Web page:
By Violetta Teetor, EJN (Finnish branch of the Association of European Journalists)
Lasse Lehtinen is a retired Finnish journalist, MP, MEP and author of Blood, Sweat and Bears, My Forest and Full of Life. His knowledge of the uneasy truce between the Soviet Union and Finland gave us a picture of Finland’s relationship with the USA and why Finnish audiences are so interested in learning more about President Donald Trump. Mr. Lehtinen spoke at the European Journalists Network AGM on 27 February 2018.
Finns were afraid. The dark years after the war brought about a precarious situation where criticism of the Soviet Union could not be aired publicly. Finnish sovereignty was on shaky ground resulting in Finns turning towards the great Western super power for inspiration and silent protest. At the time, Eljas Erkko, chief editor of Helsingin Sanomat, had the resources to influence thinking and it was due to him that Finland had the highest readership per capita of Donald Duck and Reader’s Digest. Marlboro cigarettes reached no. 1 in the smoking category in the same way as the Finns’ enthusiasm with American films, music and cars. Fullbright scholars came and went between the two countries, Rotary exchange students found homes in both places. Many of the Finnish returnees had had an education in leftist politics from protestors of the Vietnam War and brought their ideology with them.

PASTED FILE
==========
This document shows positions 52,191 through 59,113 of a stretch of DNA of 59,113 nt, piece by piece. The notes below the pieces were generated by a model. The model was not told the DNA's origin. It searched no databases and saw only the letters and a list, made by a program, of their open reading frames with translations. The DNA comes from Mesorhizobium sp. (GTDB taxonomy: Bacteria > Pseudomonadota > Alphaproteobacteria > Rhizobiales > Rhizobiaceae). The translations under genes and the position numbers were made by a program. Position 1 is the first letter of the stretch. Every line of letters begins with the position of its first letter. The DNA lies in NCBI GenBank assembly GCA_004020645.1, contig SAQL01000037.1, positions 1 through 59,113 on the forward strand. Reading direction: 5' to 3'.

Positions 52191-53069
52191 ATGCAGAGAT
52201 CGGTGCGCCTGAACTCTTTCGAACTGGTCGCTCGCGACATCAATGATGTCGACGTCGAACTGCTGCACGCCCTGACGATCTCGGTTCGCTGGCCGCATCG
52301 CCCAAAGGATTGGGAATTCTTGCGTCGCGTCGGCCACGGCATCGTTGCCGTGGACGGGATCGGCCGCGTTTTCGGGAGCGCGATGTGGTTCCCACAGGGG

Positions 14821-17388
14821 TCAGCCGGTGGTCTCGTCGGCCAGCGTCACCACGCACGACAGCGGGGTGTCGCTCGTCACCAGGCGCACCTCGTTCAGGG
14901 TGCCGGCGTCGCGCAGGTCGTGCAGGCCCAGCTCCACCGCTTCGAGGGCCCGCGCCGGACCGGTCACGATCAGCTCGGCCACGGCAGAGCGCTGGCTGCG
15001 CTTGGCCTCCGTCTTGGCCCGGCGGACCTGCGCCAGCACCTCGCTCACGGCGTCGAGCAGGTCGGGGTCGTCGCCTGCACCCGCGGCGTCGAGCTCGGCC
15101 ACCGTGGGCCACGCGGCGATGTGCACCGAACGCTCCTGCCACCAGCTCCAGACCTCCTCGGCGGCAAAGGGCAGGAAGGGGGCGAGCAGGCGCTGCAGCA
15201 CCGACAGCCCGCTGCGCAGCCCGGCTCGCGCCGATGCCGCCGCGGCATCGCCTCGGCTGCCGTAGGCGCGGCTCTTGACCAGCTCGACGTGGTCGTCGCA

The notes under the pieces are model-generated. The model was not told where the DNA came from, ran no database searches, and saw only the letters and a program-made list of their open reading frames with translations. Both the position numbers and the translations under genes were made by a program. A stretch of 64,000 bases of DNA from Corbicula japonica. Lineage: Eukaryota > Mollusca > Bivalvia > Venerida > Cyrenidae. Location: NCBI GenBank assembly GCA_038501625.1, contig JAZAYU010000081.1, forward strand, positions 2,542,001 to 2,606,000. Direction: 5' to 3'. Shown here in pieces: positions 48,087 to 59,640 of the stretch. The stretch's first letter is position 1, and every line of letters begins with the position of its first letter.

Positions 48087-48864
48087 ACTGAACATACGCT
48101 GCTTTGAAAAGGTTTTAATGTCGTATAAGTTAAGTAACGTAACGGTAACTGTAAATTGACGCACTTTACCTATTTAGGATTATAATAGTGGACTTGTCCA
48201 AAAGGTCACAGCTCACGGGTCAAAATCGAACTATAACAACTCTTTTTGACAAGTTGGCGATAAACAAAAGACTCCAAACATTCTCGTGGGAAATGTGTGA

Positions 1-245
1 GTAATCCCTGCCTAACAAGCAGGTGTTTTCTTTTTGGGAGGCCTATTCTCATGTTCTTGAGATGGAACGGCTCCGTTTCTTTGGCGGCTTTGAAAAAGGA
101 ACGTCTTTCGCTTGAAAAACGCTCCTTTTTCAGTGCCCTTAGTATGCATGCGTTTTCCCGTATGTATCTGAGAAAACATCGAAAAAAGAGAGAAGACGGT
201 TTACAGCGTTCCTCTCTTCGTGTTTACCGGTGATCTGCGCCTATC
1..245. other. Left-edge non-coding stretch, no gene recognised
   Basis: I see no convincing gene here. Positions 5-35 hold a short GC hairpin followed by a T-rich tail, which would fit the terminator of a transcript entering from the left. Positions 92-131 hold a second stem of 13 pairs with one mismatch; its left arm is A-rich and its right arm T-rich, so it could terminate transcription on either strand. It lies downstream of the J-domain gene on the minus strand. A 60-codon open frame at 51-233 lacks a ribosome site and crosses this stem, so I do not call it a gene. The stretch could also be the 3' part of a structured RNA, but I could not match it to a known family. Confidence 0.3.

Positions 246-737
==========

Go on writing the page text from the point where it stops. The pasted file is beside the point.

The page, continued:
What now? The symbol of democracy and freedom, the USA, seems to be going down the drain. The answers are opaque. The rust belt want their jobs back. Mr. Trump has promised that. There has also been a tax reform under the guise of lightening the average tax payers load, but is this really so? From all accounts, corporate America is the big winner with ‘pass-through’ companies such as Mr. Trump’s counting among the beneficiaries. The individual can celebrate but not for long since all their benefits come to a screeching halt in 2025, according to an analysis by the Tax Policy Center.
Should we be afraid? It’s a slippery road and we need studded tyres. Our hope is in President Sauli Niinistö whose visit to the White House panned out to be congenial. Diplomacy is what he’s good at unlike his American counterpart. In the footsteps of President Kekkonen’s brilliant handling of our eastern neighbour, diplomacy is this small country’s strength. Whether to the East or West, let’s cross our fingers that it works again.